Spolsky, B. (2000). Anniversary article. Language motivation revisited. Applied Linguistics, 21(2), 157-169. This paper challenges Lambert’s hypothesis who claimed that integrative motivation affected advanced levels of phonology and semantics. It says that Lambert himself seemed to have been open to the more discursive methods now favored by scholars not satisfied with using only questionnaires to gather data. It calls therefore for triangulation of methodology, using also hard sociolinguistic data and personal statements of second language learners, and provides some examples taken from studies of Palestinian Arabic and from studies of immigrants to Israel from the former Soviet Union learning Hebrew.

Torrance, H. (2012). Triangulation, respondent validation, and democratic participation in mixed methods research. Journal of Mixed Methods Research, 6(2), 111-123.

This article argues that triangulation is an important component of mixed methods designs. Triangulation has its origins in attempts to validate research findings by generating and comparing different sorts of data, and different respondents’ perspectives, on the topic under investigation. It also claims that attention to respondent validation is a significant issue for methodological debate and that it should be an important aspect of the development of democratic participation in Mixed Methods Research.

Turner, P., & Turner, S. (2009). Triangulation in practice. Virtual Reality, 13(3), 171-181.

This paper presents the concept of triangulation and when it is used. It describes it as the means by which an alternate perspective is used to validate, challenge or extend existing findings. It distinguishes between the use of hard and soft triangulation--the former emphasizing the challenging of findings, the latter being more confirmatory in character.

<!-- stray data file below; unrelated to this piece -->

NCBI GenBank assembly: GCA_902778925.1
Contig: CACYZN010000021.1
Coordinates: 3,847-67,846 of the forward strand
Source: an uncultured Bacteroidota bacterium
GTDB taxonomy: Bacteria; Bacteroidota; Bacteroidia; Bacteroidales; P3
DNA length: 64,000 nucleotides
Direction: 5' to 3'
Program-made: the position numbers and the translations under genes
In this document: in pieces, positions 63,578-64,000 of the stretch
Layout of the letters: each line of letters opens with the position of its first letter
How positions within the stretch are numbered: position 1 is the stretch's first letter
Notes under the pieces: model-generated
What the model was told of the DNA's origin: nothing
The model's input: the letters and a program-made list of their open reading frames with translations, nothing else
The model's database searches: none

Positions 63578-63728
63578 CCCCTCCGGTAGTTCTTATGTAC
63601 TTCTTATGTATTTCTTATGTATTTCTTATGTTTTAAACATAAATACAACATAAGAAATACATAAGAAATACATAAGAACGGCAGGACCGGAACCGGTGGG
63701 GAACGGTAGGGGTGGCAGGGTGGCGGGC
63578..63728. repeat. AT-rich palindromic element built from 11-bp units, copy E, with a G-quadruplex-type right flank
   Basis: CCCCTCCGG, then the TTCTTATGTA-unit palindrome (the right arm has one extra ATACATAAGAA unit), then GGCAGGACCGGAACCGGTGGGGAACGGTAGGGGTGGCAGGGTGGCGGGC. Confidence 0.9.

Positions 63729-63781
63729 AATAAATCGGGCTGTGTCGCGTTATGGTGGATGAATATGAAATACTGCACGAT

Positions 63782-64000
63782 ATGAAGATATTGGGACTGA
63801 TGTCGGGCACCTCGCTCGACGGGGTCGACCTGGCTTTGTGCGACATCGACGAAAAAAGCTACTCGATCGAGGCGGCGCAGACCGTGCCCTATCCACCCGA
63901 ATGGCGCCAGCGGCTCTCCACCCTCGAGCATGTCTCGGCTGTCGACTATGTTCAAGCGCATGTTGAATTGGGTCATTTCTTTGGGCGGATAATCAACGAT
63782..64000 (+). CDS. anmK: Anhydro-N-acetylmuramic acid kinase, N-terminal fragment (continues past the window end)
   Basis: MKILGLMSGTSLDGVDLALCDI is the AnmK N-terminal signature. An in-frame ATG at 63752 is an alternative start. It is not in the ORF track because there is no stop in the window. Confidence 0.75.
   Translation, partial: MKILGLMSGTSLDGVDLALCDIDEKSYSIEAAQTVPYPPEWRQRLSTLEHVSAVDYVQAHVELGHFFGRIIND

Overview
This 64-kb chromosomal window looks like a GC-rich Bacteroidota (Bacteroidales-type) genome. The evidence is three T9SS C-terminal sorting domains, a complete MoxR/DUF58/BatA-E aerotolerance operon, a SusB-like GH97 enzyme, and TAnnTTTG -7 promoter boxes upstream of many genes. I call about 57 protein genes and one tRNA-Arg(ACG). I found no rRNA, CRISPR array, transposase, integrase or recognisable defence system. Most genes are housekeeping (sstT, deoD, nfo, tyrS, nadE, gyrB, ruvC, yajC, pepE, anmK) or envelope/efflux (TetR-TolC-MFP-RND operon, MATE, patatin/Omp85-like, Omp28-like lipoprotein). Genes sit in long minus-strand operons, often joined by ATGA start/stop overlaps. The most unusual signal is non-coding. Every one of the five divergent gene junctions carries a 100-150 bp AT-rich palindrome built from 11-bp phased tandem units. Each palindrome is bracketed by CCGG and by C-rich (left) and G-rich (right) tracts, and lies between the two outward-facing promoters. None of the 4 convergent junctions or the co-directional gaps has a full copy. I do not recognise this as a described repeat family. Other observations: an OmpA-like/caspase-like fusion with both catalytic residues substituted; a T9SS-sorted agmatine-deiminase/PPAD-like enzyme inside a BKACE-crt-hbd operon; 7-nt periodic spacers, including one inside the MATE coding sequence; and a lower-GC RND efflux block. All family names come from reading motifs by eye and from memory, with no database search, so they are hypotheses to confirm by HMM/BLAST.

van Compernolle, R.,A., & Williams, L. (2011). Metalinguistic explanations and self‐reports as triangulation data for interpreting second language sociolinguistic performance. International Journal of Applied Linguistics, 21(1), 26-50.

The study reported here explores the use of learners' metalinguistic explanations and self‐reports of variable language production as triangulation data for interpreting second language (L2) sociolinguistic performance, focusing on the variable retention versus omission of the negative morpheme ne. The results illustrate how multiple data sources can provide a multidimensional view of sociolinguistic performance that is not necessarily revealed when performance data alone are considered as a single source of analysis.

Vedung, E., Larsson, C. G. (2013). A triangulation approach to impact evaluation. Evaluation, 19(1), 56-73.

This article presents a viable method to overcome the challenge of producing reliable cause–effect findings in impact evaluation. Three designs − shadow controls, generic controls, and process tracing − are combined to shed light on causality. When these three approaches are triangulated, cause–effect findings will be more reliable.


Brown, J.D. & Rogers, T.S. (2002). Doing Second Language Research. Oxford University Press.

Duff, P. (2012). Triangulating theories, methods, and Perspectives in SLA research (Abstract). Retrieved from

Gorard, S., & Taylor, C. (2004). What is triangulation? Building Research Capacity, 7-9.

Guion, L., Diehl, D. & McDonald, D. (2011). Triangulation: Establishing the Validity of Qualitative Studies. Retrieved from

Hales, D. (2010). An Introduction to Triangulation. UNAIDS.

Richards, J. & Schmidt, R.W. (Eds.). (2003). Longman Dictionary of Language Teaching and Applied Linguistics. Longman: UK

Wilson, A. (2010). University of Strathclyde. Retrieved from Introduction to Mixed Methods.